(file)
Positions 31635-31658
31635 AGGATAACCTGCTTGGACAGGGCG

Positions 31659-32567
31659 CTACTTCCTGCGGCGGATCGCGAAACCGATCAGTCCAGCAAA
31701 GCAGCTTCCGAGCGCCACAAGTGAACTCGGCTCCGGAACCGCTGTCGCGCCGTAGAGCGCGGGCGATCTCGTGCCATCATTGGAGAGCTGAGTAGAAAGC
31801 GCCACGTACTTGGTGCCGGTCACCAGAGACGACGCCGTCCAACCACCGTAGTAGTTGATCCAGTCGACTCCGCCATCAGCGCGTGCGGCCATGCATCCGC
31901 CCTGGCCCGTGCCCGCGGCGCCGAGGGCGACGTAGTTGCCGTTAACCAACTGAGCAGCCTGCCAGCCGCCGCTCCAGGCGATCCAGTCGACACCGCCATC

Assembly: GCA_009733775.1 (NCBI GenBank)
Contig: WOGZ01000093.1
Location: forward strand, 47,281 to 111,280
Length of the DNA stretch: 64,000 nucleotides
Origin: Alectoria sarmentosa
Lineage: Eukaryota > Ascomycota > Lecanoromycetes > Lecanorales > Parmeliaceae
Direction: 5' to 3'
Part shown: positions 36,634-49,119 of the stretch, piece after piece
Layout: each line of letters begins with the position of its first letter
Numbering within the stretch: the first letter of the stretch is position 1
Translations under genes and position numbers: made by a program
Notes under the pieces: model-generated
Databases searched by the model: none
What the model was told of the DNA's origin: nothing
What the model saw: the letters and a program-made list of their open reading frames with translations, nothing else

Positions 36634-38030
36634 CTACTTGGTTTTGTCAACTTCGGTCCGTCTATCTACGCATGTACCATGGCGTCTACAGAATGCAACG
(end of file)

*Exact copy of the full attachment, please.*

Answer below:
Positions 31635-31658
31635 AGGATAACCTGCTTGGACAGGGCG

Positions 31659-32567
31659 CTACTTCCTGCGGCGGATCGCGAAACCGATCAGTCCAGCAAA
31701 GCAGCTTCCGAGCGCCACAAGTGAACTCGGCTCCGGAACCGCTGTCGCGCCGTAGAGCGCGGGCGATCTCGTGCCATCATTGGAGAGCTGAGTAGAAAGC
31801 GCCACGTACTTGGTGCCGGTCACCAGAGACGACGCCGTCCAACCACCGTAGTAGTTGATCCAGTCGACTCCGCCATCAGCGCGTGCGGCCATGCATCCGC
31901 CCTGGCCCGTGCCCGCGGCGCCGAGGGCGACGTAGTTGCCGTTAACCAACTGAGCAGCCTGCCAGCCGCCGCTCCAGGCGATCCAGTCGACACCGCCATC

Assembly: GCA_009733775.1 (NCBI GenBank)
Contig: WOGZ01000093.1
Location: forward strand, 47,281 to 111,280
Length of the DNA stretch: 64,000 nucleotides
Origin: Alectoria sarmentosa
Lineage: Eukaryota > Ascomycota > Lecanoromycetes > Lecanorales > Parmeliaceae
Direction: 5' to 3'
Part shown: positions 36,634-49,119 of the stretch, piece after piece
Layout: each line of letters begins with the position of its first letter
Numbering within the stretch: the first letter of the stretch is position 1
Translations under genes and position numbers: made by a program
Notes under the pieces: model-generated
Databases searched by the model: none
What the model was told of the DNA's origin: nothing
What the model saw: the letters and a program-made list of their open reading frames with translations, nothing else

Positions 36634-38030
36634 CTACTTGGTTTTGTCAACTTCGGTCCGTCTATCTACGCATGTACCATGGCGTCTACAGAATGCAACG